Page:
(Page 2 of 2)
for the number of investments it needs to make each year. The Accelerator received some added runway back in November 2008 when it received an additional $4.5 million investment from PPD, the giant contract research organization. That means it has enough capital on hand to finance at least two more startups without seeking any new capital until 2011, Weissman says.
But before I left, Weissman assured me that he’s bullish about Accelerator’s outlook for 2010. It’s likely Accelerator will make two or three more investments in startups this year, compared with just one in 2009. He also made some cryptic comments about how the new investments might represent a shift toward slightly later, or earlier, stages of investment than Accelerator has traditionally focused on. He wasn’t more specific than that.
Weissman also wanted to address some of the rumors he’s heard from people who wonder if he’s ready to walk away from Accelerator, now that’s he’s a full-time managing director with Kirkland, WA-based OVP Venture Partners. His current arrangement calls for him to spend 60 percent of his time at Accelerator, which is a natural overlap with his OVP duties, because OVP is one of the venture firms that backs Accelerator, he says.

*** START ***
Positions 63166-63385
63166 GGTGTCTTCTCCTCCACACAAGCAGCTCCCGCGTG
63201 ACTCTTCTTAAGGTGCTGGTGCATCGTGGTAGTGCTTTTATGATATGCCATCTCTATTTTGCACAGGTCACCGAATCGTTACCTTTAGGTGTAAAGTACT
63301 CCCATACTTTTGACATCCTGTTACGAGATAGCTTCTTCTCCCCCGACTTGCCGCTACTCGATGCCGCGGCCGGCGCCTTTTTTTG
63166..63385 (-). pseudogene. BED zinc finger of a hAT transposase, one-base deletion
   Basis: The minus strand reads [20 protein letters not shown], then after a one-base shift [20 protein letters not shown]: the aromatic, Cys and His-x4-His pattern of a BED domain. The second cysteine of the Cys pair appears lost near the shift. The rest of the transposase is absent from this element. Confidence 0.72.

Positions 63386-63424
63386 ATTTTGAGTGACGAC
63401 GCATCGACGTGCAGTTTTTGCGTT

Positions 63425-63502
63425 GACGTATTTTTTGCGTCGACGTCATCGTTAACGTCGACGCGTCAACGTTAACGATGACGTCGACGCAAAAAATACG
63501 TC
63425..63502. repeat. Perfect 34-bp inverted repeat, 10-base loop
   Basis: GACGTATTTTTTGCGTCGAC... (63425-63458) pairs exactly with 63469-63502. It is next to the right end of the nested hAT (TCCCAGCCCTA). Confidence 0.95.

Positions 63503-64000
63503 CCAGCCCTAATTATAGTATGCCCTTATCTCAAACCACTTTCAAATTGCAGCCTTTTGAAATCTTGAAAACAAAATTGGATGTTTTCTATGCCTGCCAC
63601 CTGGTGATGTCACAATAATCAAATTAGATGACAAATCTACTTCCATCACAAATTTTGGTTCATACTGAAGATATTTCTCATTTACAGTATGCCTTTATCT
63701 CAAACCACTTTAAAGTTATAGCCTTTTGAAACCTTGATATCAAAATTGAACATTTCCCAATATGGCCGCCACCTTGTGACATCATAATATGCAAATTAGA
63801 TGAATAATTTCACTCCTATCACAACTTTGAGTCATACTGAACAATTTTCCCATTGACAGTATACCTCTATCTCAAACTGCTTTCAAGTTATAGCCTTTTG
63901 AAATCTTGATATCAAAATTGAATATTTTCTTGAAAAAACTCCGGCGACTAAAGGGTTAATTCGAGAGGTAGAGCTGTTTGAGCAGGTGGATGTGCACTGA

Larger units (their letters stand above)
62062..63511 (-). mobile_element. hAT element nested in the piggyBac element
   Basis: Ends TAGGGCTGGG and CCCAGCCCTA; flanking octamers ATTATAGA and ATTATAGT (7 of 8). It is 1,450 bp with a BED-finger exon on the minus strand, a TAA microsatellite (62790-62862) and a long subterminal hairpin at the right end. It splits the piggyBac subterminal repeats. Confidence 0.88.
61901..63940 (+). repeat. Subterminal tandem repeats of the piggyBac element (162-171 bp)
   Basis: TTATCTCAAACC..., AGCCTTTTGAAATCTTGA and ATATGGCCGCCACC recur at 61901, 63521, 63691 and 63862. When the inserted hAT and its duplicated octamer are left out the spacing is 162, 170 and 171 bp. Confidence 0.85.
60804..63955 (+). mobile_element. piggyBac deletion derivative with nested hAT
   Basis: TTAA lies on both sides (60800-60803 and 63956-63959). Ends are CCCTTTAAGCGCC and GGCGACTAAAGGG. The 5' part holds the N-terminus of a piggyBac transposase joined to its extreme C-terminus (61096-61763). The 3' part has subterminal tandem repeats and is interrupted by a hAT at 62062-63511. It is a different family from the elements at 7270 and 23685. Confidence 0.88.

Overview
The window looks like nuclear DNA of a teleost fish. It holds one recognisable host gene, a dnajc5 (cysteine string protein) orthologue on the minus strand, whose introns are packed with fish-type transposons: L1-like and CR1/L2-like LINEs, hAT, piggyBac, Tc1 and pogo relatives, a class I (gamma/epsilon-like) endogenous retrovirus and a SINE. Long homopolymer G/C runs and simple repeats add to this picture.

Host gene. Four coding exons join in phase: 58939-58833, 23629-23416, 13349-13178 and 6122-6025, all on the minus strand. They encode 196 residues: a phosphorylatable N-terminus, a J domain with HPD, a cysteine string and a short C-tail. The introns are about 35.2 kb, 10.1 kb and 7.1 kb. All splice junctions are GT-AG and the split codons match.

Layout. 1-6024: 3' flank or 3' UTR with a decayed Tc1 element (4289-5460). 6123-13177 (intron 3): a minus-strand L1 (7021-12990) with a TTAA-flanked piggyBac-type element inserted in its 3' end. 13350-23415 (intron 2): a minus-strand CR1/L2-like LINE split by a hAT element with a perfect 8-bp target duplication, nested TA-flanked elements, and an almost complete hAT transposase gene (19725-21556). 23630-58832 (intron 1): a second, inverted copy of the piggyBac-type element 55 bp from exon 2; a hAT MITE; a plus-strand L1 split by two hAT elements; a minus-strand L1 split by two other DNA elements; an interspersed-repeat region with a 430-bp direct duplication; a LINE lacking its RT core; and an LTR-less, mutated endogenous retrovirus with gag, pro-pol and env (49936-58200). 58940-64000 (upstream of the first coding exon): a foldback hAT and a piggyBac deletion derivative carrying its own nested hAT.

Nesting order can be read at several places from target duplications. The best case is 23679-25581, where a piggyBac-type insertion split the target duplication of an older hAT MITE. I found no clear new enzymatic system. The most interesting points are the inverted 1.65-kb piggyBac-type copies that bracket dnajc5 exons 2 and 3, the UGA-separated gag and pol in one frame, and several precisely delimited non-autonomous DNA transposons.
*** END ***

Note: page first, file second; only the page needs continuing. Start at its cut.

David Schubert, the president and chief business officer at Accelerator, has shouldered some more day-to-day management responsibility when Weissman is away, and there’s no plan to change that arrangement, Weissman says.
“I’m here for the long-term,” at both Accelerator and OVP, Weissman says.